Humanitarian Engineering Program Aims to Solve Challenges with Innovation

Students at the University of Texas gain on-the-ground expertise to help work towards solving humanitarian challenges through engineering.

(Image courtesy of The University of Texas at Austin.)

(Image courtesy of The University of Texas at Austin.)

The future needs engineers who are willing to tackle the big problems the world faces. This is the mission of the humanitarian engineering program at the University of Texas. “When you look at the big problems the planet faces, things like climate change mitigation and response, it’s an all-hands-on-deck situation,” explains William Carter, an alumnus of the Texas Engineering program who now works for the International Federation of Red Cross and Red Crescent Societies (IFRC). “We are going to need more engineers who are able to bring their skillsets to solve these problems.”

In 2010, UT began working to tackle societal problems by launching Projects with Underserved Communities. This is a year-long course that allows Engineering Students to collaborate with local partners to design and implement an engineering project that could help the community in some way. For example, a group of students designed and built a Polyhouse Solar Dryer for a community in Mexico in 2019.

Janet Ellzey, one of the professors who started Projects with Underserved Communities, grew on the momentum and created Cockrell School’s Certificate in Humanitarian Engineering. This is a multidisciplinary program open to undergraduates who want to enhance their learning by developing innovative solutions for communities in need.

The success of these initiatives encouraged Ellzey to think bigger. She envisioned sending students abroad to work with communities and organizations, such as the Red Cross. The students could learn from those with on-the-ground experience, and contribute their technical expertise. “In this area of working with marginalized communities, one of the most common criticisms is that the people doing the design work lack awareness of the situation on the ground,” says Ellzey.

She was encouraged to pursue a partnership with IFRC once students started to request a project-based course specifically for humanitarian engineering. Ellzey and Carter created the Humanitarian Product Design course in 2018, which is a project-based course where students work with a senior officer at the IFRC to create a product to help a community in need.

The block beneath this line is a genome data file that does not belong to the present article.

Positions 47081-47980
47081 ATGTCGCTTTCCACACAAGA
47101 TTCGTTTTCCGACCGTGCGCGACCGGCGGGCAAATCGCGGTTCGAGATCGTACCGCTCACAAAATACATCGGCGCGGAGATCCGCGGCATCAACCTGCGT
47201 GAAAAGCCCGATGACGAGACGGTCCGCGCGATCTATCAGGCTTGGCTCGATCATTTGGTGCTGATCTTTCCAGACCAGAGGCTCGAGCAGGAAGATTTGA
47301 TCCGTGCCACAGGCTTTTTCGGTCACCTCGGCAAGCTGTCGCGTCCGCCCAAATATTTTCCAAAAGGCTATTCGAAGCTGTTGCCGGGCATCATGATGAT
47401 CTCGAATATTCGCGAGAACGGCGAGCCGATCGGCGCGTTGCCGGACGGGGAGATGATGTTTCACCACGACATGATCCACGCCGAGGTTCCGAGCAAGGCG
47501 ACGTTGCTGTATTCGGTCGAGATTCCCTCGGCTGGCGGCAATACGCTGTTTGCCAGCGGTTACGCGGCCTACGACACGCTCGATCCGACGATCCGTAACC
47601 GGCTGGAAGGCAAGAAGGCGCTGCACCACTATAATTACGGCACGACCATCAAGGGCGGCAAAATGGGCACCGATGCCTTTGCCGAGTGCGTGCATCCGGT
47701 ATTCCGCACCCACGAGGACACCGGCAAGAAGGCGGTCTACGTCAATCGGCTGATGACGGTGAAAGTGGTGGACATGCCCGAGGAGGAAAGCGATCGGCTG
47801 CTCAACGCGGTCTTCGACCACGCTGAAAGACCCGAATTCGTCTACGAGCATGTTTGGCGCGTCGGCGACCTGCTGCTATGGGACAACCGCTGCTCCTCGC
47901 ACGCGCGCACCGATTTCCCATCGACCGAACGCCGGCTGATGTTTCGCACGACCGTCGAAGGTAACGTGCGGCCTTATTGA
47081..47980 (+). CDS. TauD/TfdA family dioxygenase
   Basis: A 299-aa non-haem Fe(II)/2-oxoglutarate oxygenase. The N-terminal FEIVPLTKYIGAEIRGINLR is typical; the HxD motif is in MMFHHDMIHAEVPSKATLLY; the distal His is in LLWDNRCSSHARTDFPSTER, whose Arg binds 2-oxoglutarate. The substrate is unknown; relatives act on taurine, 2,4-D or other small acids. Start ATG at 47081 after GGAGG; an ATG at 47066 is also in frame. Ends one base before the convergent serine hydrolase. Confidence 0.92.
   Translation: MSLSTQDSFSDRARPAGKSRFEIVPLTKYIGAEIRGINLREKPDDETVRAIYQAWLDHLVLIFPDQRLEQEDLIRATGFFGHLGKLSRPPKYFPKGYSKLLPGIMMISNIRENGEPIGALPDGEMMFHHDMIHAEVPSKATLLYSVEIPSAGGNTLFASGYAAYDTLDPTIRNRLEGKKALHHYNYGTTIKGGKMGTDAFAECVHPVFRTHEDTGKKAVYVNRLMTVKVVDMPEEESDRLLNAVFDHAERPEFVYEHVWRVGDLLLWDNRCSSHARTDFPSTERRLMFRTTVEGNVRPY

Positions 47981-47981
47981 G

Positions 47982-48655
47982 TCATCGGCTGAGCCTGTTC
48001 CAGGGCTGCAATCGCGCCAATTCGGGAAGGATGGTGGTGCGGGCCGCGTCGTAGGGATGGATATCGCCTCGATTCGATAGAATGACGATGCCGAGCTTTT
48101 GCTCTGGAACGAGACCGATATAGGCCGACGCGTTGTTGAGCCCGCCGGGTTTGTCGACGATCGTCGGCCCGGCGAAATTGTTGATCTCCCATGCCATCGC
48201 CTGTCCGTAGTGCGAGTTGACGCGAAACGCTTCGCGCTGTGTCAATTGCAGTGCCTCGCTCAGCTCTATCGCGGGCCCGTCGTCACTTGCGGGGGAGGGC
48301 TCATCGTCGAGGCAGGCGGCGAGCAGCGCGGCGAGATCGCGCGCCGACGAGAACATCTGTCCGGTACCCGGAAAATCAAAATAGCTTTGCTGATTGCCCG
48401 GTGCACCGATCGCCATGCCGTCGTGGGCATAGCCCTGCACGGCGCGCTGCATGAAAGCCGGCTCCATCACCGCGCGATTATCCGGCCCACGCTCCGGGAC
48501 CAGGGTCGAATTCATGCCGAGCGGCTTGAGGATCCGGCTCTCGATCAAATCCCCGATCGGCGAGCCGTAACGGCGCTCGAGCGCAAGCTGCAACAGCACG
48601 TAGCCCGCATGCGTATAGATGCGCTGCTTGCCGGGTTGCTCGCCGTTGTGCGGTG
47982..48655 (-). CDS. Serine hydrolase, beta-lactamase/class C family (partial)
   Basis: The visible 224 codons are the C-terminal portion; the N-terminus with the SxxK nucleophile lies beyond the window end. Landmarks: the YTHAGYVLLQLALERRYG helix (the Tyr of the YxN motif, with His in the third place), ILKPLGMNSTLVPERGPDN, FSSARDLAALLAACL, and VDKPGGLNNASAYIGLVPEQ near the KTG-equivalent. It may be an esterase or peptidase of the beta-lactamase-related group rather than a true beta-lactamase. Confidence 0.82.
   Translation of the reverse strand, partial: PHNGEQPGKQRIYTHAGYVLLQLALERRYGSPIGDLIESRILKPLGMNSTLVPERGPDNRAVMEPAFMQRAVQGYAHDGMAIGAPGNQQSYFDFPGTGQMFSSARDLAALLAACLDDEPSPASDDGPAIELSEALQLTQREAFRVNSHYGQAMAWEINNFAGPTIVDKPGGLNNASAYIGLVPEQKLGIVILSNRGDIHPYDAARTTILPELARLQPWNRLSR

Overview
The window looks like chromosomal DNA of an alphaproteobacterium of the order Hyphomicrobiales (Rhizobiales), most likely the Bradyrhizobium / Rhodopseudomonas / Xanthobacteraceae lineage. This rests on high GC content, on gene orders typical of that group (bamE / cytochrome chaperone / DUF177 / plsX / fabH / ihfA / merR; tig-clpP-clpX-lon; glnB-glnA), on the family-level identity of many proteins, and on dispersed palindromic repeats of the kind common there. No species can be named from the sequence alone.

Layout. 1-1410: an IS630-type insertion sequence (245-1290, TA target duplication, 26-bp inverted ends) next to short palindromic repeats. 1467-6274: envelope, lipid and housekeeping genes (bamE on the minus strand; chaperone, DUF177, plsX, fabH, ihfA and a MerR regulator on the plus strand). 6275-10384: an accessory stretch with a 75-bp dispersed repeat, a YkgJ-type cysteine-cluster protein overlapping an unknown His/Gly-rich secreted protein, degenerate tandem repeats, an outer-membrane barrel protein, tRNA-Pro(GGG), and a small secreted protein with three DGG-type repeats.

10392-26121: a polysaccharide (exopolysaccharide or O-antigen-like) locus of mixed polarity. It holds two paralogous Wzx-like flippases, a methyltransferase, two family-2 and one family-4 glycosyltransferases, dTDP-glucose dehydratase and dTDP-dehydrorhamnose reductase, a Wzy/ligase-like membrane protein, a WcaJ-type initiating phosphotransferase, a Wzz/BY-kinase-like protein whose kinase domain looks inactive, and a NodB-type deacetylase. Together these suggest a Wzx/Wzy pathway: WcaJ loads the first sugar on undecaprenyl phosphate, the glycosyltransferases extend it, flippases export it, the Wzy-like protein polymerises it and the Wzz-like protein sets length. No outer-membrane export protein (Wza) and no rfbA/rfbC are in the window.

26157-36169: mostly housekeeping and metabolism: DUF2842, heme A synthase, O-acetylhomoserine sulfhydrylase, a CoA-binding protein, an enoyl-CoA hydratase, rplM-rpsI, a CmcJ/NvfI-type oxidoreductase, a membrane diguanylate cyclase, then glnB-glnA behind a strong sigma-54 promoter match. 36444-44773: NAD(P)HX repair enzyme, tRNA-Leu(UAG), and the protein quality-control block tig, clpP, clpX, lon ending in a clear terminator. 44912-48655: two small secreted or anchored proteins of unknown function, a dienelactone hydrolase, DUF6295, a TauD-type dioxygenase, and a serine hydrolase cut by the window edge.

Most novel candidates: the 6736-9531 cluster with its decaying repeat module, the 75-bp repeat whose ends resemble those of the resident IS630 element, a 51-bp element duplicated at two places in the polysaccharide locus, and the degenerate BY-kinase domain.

(Image courtesy of The University of Texas at Austin.)

(Image courtesy of The University of Texas at Austin.)

In just two years, students created numerous products that will help underserviced communities. Notable student projects include a small-scale wind power unit. The students created a community-level wind turbine that could power LED lights, or charge cell phones. Another team of students created a pad press machine for Syrian refugees. The machine would allow women to assemble and produce their menstrual products, which is an oft-overlooked hygienic need.

The solutions the students created in such a short time were so impressive that the IFRC has formalized a partnership with UT. “We’ve shown this is not all theoretical,” Carter said. “We have demonstrated the ability to work together at field level.”

Although the partnership is in the early stages, they are aiming big. The goal is to tackle big problems faced by the global south and possibly collaborating with the Kenyan Red Cross Society. There is even potential to create a field lab where students can get more real-world in-situ experience.

“Not every student who goes through this program will make a career in humanitarian engineering,” Ellzey said. “This practical experience will benefit them wherever they go. And they will come out of it with a larger view of the world and its needs.”